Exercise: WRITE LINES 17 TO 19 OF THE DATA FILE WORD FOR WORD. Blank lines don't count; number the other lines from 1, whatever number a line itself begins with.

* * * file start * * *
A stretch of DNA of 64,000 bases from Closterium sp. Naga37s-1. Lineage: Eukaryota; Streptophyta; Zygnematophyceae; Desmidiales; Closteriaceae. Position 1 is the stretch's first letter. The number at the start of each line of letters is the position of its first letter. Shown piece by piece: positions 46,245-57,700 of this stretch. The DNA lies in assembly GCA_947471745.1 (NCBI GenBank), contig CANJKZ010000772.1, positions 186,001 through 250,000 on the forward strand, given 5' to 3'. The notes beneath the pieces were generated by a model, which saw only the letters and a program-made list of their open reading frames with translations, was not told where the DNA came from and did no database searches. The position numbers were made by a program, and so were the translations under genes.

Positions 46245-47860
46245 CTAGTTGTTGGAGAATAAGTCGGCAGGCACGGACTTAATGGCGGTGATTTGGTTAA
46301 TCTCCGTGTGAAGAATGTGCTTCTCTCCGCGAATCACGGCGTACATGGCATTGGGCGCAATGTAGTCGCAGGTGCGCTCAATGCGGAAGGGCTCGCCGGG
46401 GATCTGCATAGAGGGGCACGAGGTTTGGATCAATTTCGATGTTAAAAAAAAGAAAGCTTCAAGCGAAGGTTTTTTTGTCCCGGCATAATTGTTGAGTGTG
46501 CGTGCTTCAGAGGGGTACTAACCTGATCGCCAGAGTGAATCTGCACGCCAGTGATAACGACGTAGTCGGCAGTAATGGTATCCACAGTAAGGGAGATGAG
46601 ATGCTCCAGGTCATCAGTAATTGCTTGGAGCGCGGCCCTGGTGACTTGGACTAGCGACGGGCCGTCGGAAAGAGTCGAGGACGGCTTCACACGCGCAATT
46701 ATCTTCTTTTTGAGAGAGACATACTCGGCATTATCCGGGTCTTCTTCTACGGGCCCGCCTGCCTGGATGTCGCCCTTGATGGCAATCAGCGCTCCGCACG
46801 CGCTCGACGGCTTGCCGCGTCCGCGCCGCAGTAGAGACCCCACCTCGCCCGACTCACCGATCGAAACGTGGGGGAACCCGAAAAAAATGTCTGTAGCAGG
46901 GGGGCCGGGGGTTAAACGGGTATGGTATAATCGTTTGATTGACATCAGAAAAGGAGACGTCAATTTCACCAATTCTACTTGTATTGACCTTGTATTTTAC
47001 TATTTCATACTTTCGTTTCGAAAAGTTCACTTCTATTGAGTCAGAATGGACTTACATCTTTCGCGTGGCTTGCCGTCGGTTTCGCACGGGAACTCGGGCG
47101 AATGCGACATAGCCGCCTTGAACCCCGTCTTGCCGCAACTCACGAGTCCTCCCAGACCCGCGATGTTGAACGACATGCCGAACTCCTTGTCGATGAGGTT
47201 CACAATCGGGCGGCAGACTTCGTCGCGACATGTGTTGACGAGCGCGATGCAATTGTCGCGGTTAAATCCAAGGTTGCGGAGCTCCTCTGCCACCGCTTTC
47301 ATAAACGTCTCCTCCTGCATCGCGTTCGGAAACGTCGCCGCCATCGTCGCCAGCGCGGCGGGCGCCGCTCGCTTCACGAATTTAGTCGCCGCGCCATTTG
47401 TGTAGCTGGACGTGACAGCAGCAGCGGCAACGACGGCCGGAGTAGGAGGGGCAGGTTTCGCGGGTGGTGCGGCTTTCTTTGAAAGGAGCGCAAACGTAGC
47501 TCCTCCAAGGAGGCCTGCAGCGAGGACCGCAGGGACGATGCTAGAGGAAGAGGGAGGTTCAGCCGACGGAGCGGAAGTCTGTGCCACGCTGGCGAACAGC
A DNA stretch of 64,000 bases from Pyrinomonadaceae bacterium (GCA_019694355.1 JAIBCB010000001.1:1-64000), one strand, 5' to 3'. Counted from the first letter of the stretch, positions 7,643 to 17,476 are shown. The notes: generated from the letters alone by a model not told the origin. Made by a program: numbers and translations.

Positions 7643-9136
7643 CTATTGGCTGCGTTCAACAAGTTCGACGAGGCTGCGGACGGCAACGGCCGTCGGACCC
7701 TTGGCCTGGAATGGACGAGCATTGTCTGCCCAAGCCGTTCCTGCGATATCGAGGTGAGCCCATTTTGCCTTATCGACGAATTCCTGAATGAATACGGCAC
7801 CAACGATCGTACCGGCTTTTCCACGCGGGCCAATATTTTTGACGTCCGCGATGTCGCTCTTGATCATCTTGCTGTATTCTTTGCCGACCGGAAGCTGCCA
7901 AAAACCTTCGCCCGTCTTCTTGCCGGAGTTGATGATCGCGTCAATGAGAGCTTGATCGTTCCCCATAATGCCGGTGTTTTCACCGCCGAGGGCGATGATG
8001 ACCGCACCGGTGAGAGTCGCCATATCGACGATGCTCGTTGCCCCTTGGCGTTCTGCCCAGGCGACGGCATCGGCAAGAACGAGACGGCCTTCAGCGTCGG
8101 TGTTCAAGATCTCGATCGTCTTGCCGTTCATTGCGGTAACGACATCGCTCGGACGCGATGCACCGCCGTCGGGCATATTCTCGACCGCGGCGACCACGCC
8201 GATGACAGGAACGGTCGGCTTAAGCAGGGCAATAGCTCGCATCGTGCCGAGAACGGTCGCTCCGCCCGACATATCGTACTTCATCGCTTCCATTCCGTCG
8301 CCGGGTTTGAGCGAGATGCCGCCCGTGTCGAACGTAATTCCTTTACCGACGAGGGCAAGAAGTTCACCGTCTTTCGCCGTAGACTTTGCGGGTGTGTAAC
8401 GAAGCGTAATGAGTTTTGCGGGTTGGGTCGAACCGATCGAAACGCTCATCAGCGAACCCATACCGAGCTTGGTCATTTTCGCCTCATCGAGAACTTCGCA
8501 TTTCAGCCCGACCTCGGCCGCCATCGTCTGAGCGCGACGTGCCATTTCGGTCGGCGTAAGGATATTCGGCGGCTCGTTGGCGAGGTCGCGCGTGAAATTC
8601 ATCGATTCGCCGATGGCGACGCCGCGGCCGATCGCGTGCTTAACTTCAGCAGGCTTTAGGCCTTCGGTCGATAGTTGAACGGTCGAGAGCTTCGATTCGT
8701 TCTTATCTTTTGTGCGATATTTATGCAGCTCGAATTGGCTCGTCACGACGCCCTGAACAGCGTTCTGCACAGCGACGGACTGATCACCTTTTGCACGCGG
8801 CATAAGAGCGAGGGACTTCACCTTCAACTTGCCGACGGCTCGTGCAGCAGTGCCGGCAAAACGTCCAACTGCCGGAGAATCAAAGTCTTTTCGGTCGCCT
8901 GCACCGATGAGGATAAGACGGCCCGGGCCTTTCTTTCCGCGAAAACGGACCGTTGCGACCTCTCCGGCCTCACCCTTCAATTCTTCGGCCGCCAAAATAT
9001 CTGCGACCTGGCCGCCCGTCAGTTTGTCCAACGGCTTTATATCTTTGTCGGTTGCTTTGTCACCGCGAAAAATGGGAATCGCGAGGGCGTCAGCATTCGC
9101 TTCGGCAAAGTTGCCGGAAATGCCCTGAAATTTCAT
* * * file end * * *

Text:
A DNA stretch of 64,000 bases from Pyrinomonadaceae bacterium (GCA_019694355.1 JAIBCB010000001.1:1-64000), one strand, 5' to 3'. Counted from the first letter of the stretch, positions 7,643 to 17,476 are shown. The notes: generated from the letters alone by a model not told the origin. Made by a program: numbers and translations.

Positions 7643-9136
7643 CTATTGGCTGCGTTCAACAAGTTCGACGAGGCTGCGGACGGCAACGGCCGTCGGACCC